The ‘8 Great’ Tips For Marketing In A Category That Hasn’t Existed Before
Last week I spoke to an entrepreneur with a unique PR challenge — how do you market in a category that has never existed before? As it turns out, the challenge he faces is more ubiquitous than unique.
Think of the things we now take for granted that several years ago didn’t exist, such as “Amazon Dash” buttons to automatically re-order household supplies, ride sharing a la Uber, online meal services or wearable tech (what did we do before our watches, phones and FitBit devices were able to measure our steps?)
Each of these companies have shared the same hurdle — How do you market a solution people don’t know exists to a problem they don’t yet realize they have?
This is the challenge that faces Matt Riemann, creator of the PH360.me (personalized “Smart Health” app) and the upcoming Shae “Virtual Health Assistant” applications. Riemann is on a mission to evangelize Personalized Health, which falls in an arena called “biohacking” (exploring biology in untraditional ways to advance well being) that is fairly new and emerging itself.
I met Riemann as he spoke at the 2016 Bulletproof Conference in Pasadena, Calif. last week. His own journey at the helm of Personalized Health began 10 years ago, at age 28 and in the prime of his health, with two degrees in human sciences and a career that had him training medical doctors and athletes. He surfed, ate well, and went to the gym 3–4 times a week.
Then, unexpectedly, he awoke one morning wracked in pain. Breathing was difficult and he was unable to move without help. He met with specialists who told him he had a gene anomaly that was terminal and gave him an estimate of 10 more years to live. Now 38, Riemann has lived those 10 years and returned to full health.
In the process, however, he learned that issues of health are entirely personal. Tomatoes might contribute to cancer in some… kale might create skin issues for others. The factors that interact in each person’s biology — the epigenetics — are a blueprint that is different for each individual, with our environment and lifestyle dictating what will happen from there.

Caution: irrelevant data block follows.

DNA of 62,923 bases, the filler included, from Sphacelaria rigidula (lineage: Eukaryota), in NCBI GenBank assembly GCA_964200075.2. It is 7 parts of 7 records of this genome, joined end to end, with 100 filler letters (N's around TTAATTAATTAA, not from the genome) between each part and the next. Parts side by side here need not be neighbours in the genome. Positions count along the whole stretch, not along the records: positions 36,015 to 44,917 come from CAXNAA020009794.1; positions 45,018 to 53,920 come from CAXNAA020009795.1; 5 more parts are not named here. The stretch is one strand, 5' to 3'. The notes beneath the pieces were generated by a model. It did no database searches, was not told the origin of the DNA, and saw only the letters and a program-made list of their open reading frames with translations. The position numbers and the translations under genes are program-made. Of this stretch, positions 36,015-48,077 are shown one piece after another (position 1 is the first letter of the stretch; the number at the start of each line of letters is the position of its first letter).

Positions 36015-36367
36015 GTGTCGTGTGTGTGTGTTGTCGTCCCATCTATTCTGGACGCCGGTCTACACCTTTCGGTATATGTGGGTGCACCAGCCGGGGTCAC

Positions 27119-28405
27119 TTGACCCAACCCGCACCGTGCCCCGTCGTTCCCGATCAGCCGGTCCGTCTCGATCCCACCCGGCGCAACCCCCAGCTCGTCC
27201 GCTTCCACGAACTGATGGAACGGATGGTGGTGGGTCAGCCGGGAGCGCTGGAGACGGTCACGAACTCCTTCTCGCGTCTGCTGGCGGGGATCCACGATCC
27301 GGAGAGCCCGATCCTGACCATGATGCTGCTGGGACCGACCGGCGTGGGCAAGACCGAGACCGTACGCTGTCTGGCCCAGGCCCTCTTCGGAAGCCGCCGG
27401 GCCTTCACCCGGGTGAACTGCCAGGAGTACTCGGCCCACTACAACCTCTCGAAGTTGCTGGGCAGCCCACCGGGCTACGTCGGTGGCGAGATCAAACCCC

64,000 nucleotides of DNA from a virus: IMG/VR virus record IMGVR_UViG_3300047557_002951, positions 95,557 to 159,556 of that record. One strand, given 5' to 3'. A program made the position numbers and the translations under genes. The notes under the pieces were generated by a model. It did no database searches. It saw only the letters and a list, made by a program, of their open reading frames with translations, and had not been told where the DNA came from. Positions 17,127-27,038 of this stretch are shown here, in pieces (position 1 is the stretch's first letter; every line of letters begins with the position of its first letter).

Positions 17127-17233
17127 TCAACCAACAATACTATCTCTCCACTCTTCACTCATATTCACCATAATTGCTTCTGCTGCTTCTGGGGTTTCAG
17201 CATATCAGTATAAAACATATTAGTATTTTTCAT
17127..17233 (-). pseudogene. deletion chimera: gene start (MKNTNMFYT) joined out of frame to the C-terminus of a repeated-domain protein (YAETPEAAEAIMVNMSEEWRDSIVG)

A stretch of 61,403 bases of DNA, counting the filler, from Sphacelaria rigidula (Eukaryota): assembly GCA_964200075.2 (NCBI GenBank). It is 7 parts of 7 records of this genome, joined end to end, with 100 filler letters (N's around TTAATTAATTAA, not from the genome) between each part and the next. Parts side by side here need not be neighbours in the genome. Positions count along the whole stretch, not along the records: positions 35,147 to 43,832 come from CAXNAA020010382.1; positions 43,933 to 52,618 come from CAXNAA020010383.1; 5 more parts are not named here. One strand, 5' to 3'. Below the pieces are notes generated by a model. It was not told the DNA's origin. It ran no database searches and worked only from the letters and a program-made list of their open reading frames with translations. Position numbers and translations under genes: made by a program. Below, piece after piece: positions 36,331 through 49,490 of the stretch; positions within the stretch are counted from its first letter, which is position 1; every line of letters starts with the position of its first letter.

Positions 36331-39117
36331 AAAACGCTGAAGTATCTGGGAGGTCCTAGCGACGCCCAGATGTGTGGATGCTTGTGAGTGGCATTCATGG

In his own case, for example, he moved from South Australia — cold and dry — to Brisbane, with a warm and humid climate, and within a week, his symptoms were reduced by one-half. He learned that his body lacked the enzymes to process the protein shakes he’d been faithfully ingesting. They were calcifying within his body — a difficult scenario to manage, but within six months he managed to turn it around.
In business, his own experience, coupled with 15 years of research, resulted in the PH360 application (Personal Health 360), which allows participants to give body measurements and responses to questions and then receive daily and weekly advice and resource materials customized to them, as a means of reversing symptoms of conditions ranging from sleep disorders, impaired memory, digestive issues, pain, and stress to the very serious issues of diabetes, heart disease and obesity.
In several months he will also launch Shae, a Virtual Health Assistant application that will take personalized health to another arena with the ability to “speak” (via interactive voice or text) in ways that support a subscriber’s personalized wellness needs every day.